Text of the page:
Diabetes, Heart and Cardiovascular Diseases News Chronicle.  Diabetes, Cardiovascular and Heart Diseases
 Article 228
    Published on August 18, 2017


Risk of heart disease in women can be predicted with race and weight gain

A study done by the researchers at the University of Pittsburgh shows a way to a physician in finding the risk of the development of heart diseases in women by their race and by identifying fat storage areas in their bodies. Excess fat accumulation around the heart is a risk factor for heart diseases. But only special heart scan can show the fat accumulation around the heart. Authors say their previous study coupled with current study helped them in devising a tool, which can evaluate heart disease risk and also provides a suggestion for lifestyle modifications (to reduce heart disease risk) in women patients.


The researchers studied more than 520 women residing in Chicago and Pittsburgh, aged around 51 years with varying states of menopause. They evaluated CT scans of the participants and blood pressure (BP). The study results show

  • Increased risk of fatty heart with increased overall body fat among both black and white women
  • The higher amount of fat around the heart of white women compared with black women with same body mass index (BMI)
  • The study results among black women show likely chances to accumulate fat around their heart who used to store fat in their midsection during their middle ages
  • But the results are different among white women. The study results among white women show increased chances to accumulate fat around heart irrespective of the area of fat storage in the body

Risk of heart disease in women can be predicted with race and weight gain

Researchers say worse heart health outcomes with abdominal fat for black men and women and worse heart health outcomes with higher BMI for white men and women. Lead author of the study was Samar El Khoudary, PhD, associate professor, epidemiology, Pitts Graduate School of Public Health, Pittsburgh, United States. The study findings were published on August 2, 2017, in the journal Menopause. Title of the article was "Cardiovascular fat in women at midlife: effects of race, overall adiposity and central adiposity. The SWAN Cardiovascular Fat Study".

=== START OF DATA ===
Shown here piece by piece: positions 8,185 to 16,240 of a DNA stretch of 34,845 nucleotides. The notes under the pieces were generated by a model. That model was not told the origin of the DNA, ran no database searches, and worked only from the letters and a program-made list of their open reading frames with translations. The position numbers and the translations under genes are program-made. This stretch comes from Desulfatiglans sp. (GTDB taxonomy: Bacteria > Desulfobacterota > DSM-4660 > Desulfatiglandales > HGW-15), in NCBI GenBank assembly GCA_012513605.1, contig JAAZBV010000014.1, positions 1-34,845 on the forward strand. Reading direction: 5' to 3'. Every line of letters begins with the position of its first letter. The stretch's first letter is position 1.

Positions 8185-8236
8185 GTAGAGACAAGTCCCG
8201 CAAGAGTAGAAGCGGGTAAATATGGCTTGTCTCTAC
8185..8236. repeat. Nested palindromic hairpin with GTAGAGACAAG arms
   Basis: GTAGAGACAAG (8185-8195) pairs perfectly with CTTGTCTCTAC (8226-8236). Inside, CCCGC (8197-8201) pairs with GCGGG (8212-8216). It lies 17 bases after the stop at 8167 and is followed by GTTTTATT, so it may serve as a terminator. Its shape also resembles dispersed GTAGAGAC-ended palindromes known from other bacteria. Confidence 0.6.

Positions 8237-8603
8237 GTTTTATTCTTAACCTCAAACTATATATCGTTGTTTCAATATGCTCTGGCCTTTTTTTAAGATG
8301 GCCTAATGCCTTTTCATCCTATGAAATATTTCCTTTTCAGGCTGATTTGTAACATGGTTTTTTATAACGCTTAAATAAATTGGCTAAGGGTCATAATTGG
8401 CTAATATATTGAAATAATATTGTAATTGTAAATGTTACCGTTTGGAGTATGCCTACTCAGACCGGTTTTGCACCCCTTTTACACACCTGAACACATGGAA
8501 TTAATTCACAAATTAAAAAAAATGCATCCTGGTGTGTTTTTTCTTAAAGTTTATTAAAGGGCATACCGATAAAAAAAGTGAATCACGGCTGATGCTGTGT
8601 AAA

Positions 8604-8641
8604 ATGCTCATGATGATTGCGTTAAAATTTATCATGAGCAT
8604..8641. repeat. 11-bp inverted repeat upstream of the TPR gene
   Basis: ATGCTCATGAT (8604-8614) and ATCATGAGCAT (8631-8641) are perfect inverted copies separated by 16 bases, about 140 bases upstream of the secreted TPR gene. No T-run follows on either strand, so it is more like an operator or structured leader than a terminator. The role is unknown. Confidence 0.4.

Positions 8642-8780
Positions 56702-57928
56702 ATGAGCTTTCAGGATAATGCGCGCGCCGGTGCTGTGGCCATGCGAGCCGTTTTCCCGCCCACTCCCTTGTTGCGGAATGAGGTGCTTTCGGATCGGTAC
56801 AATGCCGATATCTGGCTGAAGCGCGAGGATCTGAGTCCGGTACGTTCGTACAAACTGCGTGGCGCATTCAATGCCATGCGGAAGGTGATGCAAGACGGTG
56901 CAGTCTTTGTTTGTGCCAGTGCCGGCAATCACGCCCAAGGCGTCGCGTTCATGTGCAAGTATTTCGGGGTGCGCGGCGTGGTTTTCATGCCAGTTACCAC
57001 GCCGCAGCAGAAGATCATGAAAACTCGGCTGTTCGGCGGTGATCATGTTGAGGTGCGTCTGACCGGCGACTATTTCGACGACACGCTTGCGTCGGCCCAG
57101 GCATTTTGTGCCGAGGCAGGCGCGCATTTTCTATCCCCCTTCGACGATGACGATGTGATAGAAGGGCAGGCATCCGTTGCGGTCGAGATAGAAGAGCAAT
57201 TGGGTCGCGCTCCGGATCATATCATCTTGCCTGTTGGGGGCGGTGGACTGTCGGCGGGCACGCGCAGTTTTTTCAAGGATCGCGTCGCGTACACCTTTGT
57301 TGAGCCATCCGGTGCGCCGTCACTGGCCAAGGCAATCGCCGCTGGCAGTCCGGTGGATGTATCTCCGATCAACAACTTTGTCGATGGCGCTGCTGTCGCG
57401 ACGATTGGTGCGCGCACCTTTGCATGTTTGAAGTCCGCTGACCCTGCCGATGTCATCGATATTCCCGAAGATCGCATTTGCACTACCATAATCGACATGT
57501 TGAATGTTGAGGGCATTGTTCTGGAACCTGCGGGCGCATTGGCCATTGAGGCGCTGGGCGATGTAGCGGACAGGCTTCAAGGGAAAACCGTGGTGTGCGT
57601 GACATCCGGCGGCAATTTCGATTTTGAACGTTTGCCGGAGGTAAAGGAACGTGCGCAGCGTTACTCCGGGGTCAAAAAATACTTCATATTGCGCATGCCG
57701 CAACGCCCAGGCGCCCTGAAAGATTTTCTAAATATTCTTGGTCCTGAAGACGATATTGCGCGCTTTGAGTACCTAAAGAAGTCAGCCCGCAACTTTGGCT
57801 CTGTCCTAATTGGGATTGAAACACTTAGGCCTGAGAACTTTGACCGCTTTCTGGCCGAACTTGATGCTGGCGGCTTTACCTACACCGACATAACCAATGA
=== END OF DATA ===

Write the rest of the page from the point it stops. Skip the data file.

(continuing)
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Increased risk of cardiovascular diseases with pneumonia or sepsis infection

A study done by the researchers shows enhanced risk in adults with cardiovascular diseases and hospital admission even after recovery from pneumonia or sepsis infection. Their study shows incidents of inflammation even after five years of pneumonia or sepsis infection recovered patients. Diseases associated with the heart such as cardiovascular disease, coronary heart disease, heart diseases and stroke are associated with inflammation. Researchers studied 236,939 adult Swedish male individuals, born between 1952 and 1956 and came to this conclusion.


The following table shows risk of cardiovascular diseases after recovery from pneumonia or sepsis infection even after considering other risk factors such as obesity or overweight or higher body mass index (BMI), low physical activity or sedentary behavior or couch potato behavior, high blood pressure (BP) or hypertension and household crowding (means needing one or more bedrooms at home) in childhood.

Years after pneumonia or sepsis infection Enhanced risk of cardiovascular diseases,
including coronary heart disease & stroke
First year 6.33 times
Second year 2.47 times
Third year 2.12 times
Fifth year Nearly 2 times

Increased risk of cardiovascular diseases with pneumonia or sepsis infection

Co-author of the study was Scott Montgomery, Adjunct Professor, Orebro University, Sweden. The study findings were published on August 1, 2017, in the European Journal of Preventive Cardiology. Title of the article was "Severe infections and subsequent delayed cardiovascular disease."




       
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